Coun. Jim Kipp pointed to a coming infrastructure deficit and said the city needs to control spending in a time of an economic downturn and higher property assessments.

“We can spend a lot more, but people have to pay for it,” he said. “So I have trouble with the budget just continuing to grow, just continuing to grow and I don’t see a lot of other services we’re getting.”

Coun. Sheryl Armstrong said staff in various city departments came up with doable priorities.

“We looked at must-haves, nice-to-haves, and I believe that the budget prioritizes the must-haves,” she said.

The only council member to vote against the three readings of the financial plan was Coun. Diane Brennan, who said she didn’t see enough in the budget to address issues such as poverty and homelessness.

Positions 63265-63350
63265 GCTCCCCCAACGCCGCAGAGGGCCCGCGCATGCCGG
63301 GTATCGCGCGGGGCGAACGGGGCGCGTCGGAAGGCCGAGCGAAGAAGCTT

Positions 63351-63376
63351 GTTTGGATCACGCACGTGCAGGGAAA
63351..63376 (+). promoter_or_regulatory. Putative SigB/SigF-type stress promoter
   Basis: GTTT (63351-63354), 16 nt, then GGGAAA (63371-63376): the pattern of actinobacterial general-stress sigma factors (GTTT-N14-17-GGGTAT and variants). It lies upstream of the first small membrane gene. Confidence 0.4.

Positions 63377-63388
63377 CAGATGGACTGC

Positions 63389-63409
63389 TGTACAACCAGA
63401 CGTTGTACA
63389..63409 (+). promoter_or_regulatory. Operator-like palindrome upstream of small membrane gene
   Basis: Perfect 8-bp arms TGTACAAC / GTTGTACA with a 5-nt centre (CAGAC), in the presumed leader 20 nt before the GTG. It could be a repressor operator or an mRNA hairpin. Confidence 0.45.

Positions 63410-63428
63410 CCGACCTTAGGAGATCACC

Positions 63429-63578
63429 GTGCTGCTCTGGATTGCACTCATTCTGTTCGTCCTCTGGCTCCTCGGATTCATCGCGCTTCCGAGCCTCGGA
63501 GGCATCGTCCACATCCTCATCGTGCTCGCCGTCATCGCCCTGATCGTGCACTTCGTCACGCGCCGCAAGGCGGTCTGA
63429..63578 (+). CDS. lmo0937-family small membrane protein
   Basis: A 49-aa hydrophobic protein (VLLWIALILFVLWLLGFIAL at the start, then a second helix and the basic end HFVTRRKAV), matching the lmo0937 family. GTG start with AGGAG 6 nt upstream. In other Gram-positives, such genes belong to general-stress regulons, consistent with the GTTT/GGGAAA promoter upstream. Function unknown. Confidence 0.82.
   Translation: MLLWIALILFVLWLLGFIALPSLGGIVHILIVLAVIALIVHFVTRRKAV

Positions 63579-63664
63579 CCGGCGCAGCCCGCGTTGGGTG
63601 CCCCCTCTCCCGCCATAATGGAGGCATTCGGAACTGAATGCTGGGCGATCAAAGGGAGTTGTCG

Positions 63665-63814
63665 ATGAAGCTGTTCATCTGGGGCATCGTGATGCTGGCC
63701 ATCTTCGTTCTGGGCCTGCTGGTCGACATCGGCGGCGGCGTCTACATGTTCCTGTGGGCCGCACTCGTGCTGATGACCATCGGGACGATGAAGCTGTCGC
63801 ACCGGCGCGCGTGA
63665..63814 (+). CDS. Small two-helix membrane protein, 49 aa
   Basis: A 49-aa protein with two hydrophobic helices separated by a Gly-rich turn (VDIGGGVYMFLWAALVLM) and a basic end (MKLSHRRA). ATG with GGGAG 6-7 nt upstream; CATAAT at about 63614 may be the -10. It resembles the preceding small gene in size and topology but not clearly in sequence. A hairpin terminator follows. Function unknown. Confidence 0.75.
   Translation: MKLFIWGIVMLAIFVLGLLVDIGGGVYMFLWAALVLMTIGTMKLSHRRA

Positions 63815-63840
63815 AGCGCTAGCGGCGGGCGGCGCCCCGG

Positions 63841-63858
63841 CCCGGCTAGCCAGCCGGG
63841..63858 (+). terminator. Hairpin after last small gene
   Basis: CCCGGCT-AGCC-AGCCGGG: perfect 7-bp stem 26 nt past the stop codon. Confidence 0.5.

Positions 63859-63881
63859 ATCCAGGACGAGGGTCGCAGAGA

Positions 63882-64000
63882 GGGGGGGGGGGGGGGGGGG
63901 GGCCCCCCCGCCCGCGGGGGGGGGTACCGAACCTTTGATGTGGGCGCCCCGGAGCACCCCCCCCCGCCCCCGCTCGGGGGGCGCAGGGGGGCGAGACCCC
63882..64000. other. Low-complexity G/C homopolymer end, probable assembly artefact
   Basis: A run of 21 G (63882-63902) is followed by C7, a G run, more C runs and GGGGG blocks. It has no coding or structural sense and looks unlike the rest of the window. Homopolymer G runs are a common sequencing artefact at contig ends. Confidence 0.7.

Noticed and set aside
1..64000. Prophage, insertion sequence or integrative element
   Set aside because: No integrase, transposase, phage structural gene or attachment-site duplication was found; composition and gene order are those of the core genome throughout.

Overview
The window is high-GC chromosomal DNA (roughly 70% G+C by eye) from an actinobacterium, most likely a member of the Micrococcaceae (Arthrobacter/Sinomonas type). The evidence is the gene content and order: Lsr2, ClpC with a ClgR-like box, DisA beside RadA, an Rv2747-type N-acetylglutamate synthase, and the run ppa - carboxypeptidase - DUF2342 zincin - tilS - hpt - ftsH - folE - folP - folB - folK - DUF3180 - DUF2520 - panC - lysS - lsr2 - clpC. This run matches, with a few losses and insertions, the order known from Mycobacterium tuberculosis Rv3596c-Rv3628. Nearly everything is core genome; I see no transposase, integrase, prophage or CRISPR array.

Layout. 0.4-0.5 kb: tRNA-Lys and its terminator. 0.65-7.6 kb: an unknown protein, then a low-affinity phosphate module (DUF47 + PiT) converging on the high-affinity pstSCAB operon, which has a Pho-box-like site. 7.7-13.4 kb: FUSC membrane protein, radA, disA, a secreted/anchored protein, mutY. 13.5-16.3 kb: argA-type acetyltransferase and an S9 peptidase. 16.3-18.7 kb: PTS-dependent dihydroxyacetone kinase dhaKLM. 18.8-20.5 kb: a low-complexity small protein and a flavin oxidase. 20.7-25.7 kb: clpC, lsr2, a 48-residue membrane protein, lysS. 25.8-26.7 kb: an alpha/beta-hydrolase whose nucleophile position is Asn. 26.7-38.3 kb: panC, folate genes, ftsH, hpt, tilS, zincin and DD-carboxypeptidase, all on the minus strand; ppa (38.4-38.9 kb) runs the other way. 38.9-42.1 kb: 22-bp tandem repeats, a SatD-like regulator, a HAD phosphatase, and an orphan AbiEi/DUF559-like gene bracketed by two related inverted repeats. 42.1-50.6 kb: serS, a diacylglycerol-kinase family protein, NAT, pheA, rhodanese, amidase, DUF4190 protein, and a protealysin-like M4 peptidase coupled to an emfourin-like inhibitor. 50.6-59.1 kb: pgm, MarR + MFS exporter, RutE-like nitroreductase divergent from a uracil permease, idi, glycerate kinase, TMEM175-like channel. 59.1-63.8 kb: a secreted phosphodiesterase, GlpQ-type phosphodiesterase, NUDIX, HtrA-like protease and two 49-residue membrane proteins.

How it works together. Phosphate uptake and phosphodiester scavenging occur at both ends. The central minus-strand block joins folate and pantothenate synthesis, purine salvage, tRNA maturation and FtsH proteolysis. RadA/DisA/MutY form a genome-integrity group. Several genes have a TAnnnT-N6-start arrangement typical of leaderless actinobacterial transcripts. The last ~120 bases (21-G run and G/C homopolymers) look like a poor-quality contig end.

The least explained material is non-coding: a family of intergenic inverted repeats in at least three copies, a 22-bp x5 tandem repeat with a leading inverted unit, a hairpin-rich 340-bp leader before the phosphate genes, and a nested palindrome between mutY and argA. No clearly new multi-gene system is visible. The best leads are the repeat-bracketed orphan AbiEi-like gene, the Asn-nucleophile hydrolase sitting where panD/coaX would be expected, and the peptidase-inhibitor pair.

“The urban problems that we’re seeing moving from a small town into a big town, I see there are lots of problems identified when we talk to our constituents and citizens, but I see very little in this budget,” Brennan said. “I see a very minor tip of the hat to the issues that we face.”

Council will still need to adopt the financial plan in the new year. The 2018 budget doesn’t need to be adopted until late spring.



editor@nanaimobulletin.com

Like us on Facebook and follow us on Twitter

Get local stories you won't find anywhere else right to your inbox.
Sign up here

Just Posted

Nanaimo Airport. (News Bulletin file photo)
Nanaimo Airport coping with low passenger counts, uncertain recovery

Airport CEO Dave Devana says it will take years to return to pre-pandemic passenger levels